Two old friends recently met at a school reunion. They had not seen each other for 35 years. During that time they had each married, raised children, worked to support their families and, they discovered, been active members of their churches. As they walked into dinner, one looked at the other and said, “We’ve aged well, but our hair has gotten gray, and we’re sagging in places. What have we got to say for ourselves?” His friend smiled and said, “Wisdom!”
A local Rotary club was having a hard time getting a major fundraiser off the ground. People were distracted and nobody was volunteering for the jobs that needed to be done. The organizers were both discouraged when they met with their club president, an older woman. As they talked over lunch, their president had many suggestions for how to move forward, and all of them involved giving precise tasks to people and asking them if they would do a certain job, rather than a general asking for volunteers. At the next meeting all the tasks were assigned and the activity was a success.
These two stories illustrate something we all know: maturity and experience are valuable traits in our culture. They are in our churches as well.
From the earliest times of our ancestral faith, wisdom has always been upheld as a part of spiritual growth and development. As we grow in knowledge and love of God, we should expect to see changes in ourselves. Our tent should become bigger, not smaller. Our generosity of spirit should broaden and deepen. And we should see elders among us as gifts of wisdom and grace, especially in times of difficulty.
A church was having a conflict over worship times. There were those who wanted one service, and those who preferred an early service without music. As the discussion went on and became more divisive, one member said, “But we’ve never had an early service.” An elder stood up and replied, “Oh yes we have. I can remember …” and her explanation and tone changed the whole focus of the discussion. Elders are often sources of wisdom, and they carry the corporate history of a congregation.
But there is another side to all of this talk of wisdom: it comes in today’s gospel reading from John. Jesus says, “I am the living bread. … Whoever eats of this bread will live forever.” It seems that wisdom alone does not grant us participation in the kingdom. Wisdom is rather a doorway to spiritual living that includes the Eucharist as part of our regular practice. The Eucharist feeds us with the living bread that sustains us, helps us grow in Christ, and brings us peace and maturity of life, at whatever age we may be.
As we watch Jesus dealing with the people who come to him, some pleading, some confronting, others curious, we see him over and over again answering their questions with simplicity, kindness and great power. He cannot be trapped by the powers of this world, except by his own choice; he cannot be bought or tempted by the devil; and he is not compromised.
The prayer after Holy Baptism in the Book of Common Prayer says that when we are baptized we enter into new life and are anointed with gifts: “an inquiring and discerning heart, the courage to will and to persevere, a spirit to know and love [God], and the gift of joy and wonder in all [God’s] works.” These gifts are ones that result in spiritual wisdom and maturity. These are gifts that help us embrace the world as God’s creation rather than rejecting it as merely sinful and degraded. And that is spiritual maturity.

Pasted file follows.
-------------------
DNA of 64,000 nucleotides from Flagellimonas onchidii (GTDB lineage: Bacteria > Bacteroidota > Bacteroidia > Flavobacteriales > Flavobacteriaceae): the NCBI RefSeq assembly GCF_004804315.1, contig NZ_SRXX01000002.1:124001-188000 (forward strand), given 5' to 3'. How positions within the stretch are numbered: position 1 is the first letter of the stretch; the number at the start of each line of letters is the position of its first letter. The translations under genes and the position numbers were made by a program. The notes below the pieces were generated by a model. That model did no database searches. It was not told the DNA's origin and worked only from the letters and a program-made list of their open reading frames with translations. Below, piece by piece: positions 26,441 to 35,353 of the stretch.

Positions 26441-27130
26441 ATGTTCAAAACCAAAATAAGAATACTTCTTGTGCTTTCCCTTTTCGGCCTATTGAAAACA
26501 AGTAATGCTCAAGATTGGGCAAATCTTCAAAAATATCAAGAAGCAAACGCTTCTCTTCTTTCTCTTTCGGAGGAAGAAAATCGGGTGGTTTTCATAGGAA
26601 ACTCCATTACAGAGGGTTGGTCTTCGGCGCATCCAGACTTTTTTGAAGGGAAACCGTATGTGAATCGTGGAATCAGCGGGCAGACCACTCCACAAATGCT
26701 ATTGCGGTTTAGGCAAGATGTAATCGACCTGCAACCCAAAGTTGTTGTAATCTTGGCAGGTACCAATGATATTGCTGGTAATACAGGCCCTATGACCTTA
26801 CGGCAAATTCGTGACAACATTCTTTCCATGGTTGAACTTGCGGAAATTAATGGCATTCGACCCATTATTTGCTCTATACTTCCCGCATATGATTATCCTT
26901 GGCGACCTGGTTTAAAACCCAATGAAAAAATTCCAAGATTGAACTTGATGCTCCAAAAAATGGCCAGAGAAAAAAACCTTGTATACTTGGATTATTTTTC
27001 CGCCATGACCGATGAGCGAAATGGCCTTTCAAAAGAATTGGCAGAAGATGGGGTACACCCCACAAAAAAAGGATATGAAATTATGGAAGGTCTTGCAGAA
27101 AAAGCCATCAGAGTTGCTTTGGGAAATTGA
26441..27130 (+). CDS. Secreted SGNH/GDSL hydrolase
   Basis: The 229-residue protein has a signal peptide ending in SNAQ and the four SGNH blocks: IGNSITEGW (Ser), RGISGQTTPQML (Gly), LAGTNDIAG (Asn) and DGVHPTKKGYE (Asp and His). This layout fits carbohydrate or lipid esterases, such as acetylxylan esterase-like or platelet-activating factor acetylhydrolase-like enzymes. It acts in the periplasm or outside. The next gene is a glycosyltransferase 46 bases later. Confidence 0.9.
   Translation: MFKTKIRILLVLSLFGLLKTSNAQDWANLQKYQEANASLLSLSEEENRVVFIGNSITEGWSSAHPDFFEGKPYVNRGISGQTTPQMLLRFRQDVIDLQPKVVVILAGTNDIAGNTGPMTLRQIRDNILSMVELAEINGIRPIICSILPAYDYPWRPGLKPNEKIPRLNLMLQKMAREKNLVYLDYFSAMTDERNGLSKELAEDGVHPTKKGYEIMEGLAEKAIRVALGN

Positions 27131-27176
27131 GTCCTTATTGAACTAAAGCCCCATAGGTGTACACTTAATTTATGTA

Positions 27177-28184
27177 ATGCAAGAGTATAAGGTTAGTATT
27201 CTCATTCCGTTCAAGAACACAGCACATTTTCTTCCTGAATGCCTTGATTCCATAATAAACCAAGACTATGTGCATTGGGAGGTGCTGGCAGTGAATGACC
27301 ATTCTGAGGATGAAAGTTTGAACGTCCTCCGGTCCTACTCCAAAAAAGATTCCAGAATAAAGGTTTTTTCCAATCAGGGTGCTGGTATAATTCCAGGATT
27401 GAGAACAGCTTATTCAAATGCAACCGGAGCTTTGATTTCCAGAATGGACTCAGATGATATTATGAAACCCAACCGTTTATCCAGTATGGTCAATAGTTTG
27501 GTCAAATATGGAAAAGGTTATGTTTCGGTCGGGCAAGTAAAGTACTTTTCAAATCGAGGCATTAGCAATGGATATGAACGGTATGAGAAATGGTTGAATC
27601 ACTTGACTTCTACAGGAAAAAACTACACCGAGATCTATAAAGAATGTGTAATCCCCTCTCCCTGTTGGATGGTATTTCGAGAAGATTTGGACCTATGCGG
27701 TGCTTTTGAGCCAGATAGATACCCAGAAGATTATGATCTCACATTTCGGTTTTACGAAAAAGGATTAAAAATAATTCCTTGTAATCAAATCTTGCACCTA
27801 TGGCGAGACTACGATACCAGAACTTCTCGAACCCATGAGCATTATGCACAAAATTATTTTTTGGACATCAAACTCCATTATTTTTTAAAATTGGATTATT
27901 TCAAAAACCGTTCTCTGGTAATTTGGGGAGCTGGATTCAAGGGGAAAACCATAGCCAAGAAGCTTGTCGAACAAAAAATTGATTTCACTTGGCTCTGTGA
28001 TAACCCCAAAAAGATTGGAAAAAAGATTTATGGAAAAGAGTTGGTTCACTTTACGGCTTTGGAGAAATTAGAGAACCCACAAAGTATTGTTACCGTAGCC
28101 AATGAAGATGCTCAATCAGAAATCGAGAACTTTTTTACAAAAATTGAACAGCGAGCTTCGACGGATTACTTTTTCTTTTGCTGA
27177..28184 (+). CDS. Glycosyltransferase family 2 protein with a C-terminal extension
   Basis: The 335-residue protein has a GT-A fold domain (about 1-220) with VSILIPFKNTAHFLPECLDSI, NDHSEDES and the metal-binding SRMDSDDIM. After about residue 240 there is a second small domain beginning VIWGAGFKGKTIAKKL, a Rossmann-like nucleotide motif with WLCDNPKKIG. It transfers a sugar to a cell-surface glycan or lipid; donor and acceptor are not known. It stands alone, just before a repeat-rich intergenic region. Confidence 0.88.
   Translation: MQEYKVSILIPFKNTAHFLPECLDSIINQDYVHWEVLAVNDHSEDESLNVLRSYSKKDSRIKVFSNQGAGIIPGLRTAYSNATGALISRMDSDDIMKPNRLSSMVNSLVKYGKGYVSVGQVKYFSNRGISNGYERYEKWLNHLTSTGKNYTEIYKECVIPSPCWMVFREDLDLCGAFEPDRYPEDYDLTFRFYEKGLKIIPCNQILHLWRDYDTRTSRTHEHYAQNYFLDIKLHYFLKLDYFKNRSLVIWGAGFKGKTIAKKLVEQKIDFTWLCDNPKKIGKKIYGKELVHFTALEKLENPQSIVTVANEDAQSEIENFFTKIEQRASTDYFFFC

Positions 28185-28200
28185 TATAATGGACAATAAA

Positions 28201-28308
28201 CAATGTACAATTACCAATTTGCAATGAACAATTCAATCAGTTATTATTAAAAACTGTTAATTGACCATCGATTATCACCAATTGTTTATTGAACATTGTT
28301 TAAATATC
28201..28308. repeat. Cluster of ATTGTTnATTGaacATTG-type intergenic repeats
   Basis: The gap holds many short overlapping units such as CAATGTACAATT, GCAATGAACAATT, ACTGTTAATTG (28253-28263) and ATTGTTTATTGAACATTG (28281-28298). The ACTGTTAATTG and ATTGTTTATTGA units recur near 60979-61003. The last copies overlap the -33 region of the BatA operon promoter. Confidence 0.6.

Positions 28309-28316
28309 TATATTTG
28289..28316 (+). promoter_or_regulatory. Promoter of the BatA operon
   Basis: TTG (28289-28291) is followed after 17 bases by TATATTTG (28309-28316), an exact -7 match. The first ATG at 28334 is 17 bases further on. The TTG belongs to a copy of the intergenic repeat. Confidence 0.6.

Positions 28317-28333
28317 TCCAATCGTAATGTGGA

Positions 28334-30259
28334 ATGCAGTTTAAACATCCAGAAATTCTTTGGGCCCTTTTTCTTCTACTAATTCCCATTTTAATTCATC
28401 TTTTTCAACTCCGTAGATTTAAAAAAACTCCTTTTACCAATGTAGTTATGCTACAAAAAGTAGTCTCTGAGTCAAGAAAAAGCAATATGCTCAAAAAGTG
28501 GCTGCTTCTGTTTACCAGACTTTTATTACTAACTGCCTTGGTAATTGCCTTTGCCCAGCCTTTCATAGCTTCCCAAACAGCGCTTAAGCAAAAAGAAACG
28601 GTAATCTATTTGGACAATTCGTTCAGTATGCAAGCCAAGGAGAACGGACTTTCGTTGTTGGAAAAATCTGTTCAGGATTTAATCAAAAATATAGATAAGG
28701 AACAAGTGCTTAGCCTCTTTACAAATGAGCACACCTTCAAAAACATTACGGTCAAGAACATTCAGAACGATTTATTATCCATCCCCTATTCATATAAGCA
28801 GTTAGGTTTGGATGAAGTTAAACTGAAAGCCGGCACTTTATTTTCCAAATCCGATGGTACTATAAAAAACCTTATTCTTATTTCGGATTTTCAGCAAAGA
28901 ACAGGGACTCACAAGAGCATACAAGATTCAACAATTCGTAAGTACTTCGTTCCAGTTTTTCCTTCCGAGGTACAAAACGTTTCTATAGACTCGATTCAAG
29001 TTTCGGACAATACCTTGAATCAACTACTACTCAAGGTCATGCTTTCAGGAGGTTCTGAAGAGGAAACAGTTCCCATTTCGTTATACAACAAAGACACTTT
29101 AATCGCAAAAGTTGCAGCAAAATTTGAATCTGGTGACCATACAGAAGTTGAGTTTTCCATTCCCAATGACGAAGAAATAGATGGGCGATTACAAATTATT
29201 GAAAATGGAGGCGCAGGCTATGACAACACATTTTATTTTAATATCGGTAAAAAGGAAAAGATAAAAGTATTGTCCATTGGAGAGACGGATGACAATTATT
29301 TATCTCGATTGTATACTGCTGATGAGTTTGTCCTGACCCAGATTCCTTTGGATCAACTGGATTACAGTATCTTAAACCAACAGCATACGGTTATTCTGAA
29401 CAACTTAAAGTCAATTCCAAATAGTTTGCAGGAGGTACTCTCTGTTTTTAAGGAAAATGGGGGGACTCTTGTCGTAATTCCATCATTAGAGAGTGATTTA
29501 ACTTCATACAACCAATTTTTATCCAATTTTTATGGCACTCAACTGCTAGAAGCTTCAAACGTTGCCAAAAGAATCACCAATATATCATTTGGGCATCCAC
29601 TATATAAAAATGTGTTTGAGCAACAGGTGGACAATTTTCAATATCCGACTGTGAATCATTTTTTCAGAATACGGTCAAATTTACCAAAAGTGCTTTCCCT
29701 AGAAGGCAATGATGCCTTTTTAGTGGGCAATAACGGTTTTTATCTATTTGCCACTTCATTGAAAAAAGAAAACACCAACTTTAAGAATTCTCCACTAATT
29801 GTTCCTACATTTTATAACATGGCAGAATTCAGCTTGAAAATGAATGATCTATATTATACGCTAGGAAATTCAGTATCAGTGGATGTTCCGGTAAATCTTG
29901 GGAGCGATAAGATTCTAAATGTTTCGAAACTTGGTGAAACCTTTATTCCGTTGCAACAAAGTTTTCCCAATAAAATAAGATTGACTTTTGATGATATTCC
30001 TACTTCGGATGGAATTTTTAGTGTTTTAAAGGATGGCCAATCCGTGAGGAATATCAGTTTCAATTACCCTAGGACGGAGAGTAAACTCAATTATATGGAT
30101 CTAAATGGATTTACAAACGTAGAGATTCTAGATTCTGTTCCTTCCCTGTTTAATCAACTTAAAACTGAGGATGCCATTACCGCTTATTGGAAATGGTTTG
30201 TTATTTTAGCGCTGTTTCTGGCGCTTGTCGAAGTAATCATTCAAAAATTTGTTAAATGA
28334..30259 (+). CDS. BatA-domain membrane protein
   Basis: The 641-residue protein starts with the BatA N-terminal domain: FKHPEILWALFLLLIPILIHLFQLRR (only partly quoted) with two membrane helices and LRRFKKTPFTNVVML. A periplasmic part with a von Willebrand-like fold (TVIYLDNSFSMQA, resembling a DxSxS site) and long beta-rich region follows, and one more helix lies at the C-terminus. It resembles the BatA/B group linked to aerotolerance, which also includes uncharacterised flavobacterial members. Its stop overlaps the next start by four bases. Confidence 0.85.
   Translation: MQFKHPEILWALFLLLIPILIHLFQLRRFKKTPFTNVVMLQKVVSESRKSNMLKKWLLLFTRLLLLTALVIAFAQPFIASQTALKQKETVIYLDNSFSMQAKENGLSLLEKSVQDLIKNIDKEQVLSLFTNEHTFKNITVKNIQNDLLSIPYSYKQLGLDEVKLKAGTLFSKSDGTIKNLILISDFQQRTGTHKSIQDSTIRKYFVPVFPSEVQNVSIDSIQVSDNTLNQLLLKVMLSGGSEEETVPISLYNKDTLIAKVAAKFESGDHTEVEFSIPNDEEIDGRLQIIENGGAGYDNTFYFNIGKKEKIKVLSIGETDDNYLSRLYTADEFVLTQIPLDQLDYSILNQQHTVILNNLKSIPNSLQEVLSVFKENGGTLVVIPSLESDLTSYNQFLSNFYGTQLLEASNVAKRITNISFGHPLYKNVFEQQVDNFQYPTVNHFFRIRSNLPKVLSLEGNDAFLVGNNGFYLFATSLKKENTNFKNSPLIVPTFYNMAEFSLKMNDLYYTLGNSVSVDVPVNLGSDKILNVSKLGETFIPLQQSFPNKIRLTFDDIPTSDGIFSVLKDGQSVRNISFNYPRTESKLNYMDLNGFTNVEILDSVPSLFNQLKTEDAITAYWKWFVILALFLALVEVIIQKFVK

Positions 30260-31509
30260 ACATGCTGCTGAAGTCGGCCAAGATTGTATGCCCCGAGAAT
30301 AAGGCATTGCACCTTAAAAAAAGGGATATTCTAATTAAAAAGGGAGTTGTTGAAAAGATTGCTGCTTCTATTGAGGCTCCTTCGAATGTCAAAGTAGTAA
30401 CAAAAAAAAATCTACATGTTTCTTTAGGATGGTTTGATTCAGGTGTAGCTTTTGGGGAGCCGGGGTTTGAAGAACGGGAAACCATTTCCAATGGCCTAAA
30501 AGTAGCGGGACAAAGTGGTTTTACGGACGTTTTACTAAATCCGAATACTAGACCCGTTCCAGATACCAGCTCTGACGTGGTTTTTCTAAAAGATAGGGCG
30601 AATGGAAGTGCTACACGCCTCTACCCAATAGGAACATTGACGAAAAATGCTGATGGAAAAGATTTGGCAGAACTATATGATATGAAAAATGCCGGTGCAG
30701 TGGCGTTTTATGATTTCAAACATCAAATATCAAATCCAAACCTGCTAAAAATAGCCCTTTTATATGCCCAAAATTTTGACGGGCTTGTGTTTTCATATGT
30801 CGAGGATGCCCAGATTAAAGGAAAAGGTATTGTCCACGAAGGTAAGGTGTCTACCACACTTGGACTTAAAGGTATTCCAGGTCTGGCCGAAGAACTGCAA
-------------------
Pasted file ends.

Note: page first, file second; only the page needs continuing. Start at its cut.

Right now there is a lot of posturing and shouting going on as we approach the November elections. Some want to join in the name calling and finger pointing; and there is plenty of reason to do so. Some Christians have always been drawn into this fray, choosing to publicly support a candidate or a cause, but we know Jesus did not do this. He saw all temporal power as limited in its scope, subject to the whims and wills of the people who put others in power, and unable to address the issues of peace and justice for many. We need to remember that, and while we hold our leaders accountable in a democracy, we also look to Jesus for leadership. At our recent church convention the person giving the noon address reminded us that the question we need to ask in not “What would Jesus do?” but “What did Jesus do?”
Our Christian wisdom should direct us to act in terms of our Baptismal Covenant, seeking and serving Christ in all persons. Our spiritual maturity should energize us to work to see the Christ in all persons. Our spiritual wisdom should help us know that does not mean we have to give others what they want, but what they need. Our combined maturity and wisdom should lead us to remember our own need for Sabbath, the rest that restores and renews us.
Finally, the living bread that sustains us should always be our quest: Jesus, whose prayer, mind and deeds show us what to do, Jesus whose flesh and blood instill new life within us, Jesus who lives in us that we might live forever. As the collect for today has us pray, “Give us grace to receive thankfully the fruits of his redeeming work and to follow in the blessed steps of his most holy life.”